"There must be only me and Bernard in the whole bleeding world that don't like Unknown Pleasures," says Hook. That may be true, and Factory record label art director Peter Saville gave the record one of the most recognizable cover images in history: the graph from a pulsar, "the jazziest one in space apparently," suggested by Morris.

The band took a stronger hand on Closer, ensuring it was engineered to sound as big as they tried to sound onstage. The album was to prove an incredibly poignant release, coming out two months after Curtis's death. The gravestone relief on the cover proved tragically prophetic; the band decided to stick with it because Curtis had helped select the image, which matched his often despairing lyrics.

Another of the book's revelations: "Love Will Tear Us Apart," by far Joy Division's best-known song, was in fact a response to the Captain & Tennille's sunny "Love Will Keep Us Together." After hearing a cover of the latter hit, Curtis told Morris, "Wouldn't it be better if they did something really nasty to it, instead of like being a twee pop song? 'Love will rip us to shreds,' or something like that?"

Given later revelations about the Captain and Tennille's distanced relationship, Curtis's song may have been closer to the truth all around. For his part, he was torn between a wife he'd married young and a girlfriend with whom he became emotionally intimate — although, she's said, their relationship never became sexual.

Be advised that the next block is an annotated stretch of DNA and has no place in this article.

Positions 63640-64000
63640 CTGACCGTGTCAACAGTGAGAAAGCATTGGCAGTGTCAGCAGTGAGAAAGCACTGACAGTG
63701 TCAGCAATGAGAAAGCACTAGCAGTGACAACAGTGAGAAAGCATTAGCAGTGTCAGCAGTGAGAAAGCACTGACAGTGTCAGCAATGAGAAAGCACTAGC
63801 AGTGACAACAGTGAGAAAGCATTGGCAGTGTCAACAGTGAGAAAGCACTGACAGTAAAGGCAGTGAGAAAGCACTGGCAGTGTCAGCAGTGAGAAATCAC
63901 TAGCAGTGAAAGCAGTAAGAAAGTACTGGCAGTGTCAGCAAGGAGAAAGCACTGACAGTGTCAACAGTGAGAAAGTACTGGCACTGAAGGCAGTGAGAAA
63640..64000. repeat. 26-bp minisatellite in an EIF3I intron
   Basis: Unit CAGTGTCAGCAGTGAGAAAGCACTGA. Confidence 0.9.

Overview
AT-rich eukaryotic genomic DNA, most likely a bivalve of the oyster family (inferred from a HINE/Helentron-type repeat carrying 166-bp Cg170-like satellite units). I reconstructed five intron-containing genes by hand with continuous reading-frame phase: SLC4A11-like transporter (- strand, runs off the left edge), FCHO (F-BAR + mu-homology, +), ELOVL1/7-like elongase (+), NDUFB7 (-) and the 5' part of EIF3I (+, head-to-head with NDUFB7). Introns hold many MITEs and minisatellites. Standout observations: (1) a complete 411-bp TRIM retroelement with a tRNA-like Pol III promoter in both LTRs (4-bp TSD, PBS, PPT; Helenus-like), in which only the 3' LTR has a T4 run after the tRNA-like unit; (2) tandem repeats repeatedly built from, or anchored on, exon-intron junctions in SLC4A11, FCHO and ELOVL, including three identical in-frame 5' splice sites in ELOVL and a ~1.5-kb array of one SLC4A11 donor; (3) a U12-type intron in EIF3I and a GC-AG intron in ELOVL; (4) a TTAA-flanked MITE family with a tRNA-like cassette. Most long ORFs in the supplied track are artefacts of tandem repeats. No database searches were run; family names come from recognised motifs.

There's no separating Joy Division's legacy from the legend of Curtis, one of music's storied greats who died too soon. His widow Deborah tells Savage he saw Jim Morrison as a model of "somebody who got famous and died," but writer Jon Wozencroft resists any romanticization.

The fan is left with this kind of myth of Ian, the rock suicide, which I think does him an extreme disservice. I think it's a very personal tragedy. I think it's got absolutely nothing to do with the demise of people such as Jim Morrison or Janis Joplin or Kurt Cobain. I think it's incredibly sad and poignant and tragic in the closest familial sense.

Curtis had epilepsy, and all sources agree that his seizures were very dramatic, very dangerous. Doctors advised him to stay away from triggers like exhaustion, psychoactive substances, and flashing lights...which more or less describes the life of a rock star, and Curtis refused to adopt any such regime. His impassioned onstage dancing would lead to seizures, frightening fans.

Savage, who's been following the band since the beginning, seems to have little interest in airing dirty laundry. While the latter-day feud between Hook and Sumner — who joined with Morris for the more pop-friendly New Order after Curtis's death — has been well-documented, nobody's talking much trash here.

What you get in This Searing Light is a lot of deep-dive information on the Manchester scene, the band's memorable gigs (Savage lists every one, in sequence as the narrative progresses), photo sessions, tour shenanigans ("Twinny stole 48 Duvels!"), and the like.

Joy Division, it seems, lived their brief life as a band in a sort of dream scenario: they had a sustainable scene, a record label that supported them, peers like Buzzcocks, and an appreciative public that never seems to have asked too much of them. When Curtis died, the band were on the eve of an American tour that would likely have taken them all to the next level.

The book's title comes from an account of seeing Joy Division live. Factory co-founder Tony Wilson remembers, "There was this searing light, the sun, and everything else was just dimness."